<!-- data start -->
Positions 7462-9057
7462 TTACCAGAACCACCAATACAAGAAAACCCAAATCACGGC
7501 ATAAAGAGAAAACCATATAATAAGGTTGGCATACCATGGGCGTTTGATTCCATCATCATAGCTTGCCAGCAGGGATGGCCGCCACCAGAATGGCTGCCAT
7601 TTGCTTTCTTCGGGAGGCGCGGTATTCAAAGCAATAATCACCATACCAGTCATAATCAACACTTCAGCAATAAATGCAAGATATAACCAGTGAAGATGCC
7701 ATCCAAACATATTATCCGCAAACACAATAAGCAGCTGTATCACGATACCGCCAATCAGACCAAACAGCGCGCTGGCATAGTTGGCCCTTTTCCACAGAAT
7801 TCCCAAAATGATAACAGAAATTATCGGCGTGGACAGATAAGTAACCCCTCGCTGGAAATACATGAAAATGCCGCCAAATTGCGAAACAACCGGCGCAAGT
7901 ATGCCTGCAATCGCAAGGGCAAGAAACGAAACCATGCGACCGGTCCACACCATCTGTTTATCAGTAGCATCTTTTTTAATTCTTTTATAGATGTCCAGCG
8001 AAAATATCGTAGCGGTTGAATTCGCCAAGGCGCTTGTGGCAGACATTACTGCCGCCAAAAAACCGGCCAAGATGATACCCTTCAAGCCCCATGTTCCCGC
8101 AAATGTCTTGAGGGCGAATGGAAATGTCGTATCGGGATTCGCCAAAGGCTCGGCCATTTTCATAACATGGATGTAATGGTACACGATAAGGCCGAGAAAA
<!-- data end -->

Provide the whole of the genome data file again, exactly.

Positions 7462-9057
7462 TTACCAGAACCACCAATACAAGAAAACCCAAATCACGGC
7501 ATAAAGAGAAAACCATATAATAAGGTTGGCATACCATGGGCGTTTGATTCCATCATCATAGCTTGCCAGCAGGGATGGCCGCCACCAGAATGGCTGCCAT
7601 TTGCTTTCTTCGGGAGGCGCGGTATTCAAAGCAATAATCACCATACCAGTCATAATCAACACTTCAGCAATAAATGCAAGATATAACCAGTGAAGATGCC
7701 ATCCAAACATATTATCCGCAAACACAATAAGCAGCTGTATCACGATACCGCCAATCAGACCAAACAGCGCGCTGGCATAGTTGGCCCTTTTCCACAGAAT
7801 TCCCAAAATGATAACAGAAATTATCGGCGTGGACAGATAAGTAACCCCTCGCTGGAAATACATGAAAATGCCGCCAAATTGCGAAACAACCGGCGCAAGT
7901 ATGCCTGCAATCGCAAGGGCAAGAAACGAAACCATGCGACCGGTCCACACCATCTGTTTATCAGTAGCATCTTTTTTAATTCTTTTATAGATGTCCAGCG
8001 AAAATATCGTAGCGGTTGAATTCGCCAAGGCGCTTGTGGCAGACATTACTGCCGCCAAAAAACCGGCCAAGATGATACCCTTCAAGCCCCATGTTCCCGC
8101 AAATGTCTTGAGGGCGAATGGAAATGTCGTATCGGGATTCGCCAAAGGCTCGGCCATTTTCATAACATGGATGTAATGGTACACGATAAGGCCGAGAAAA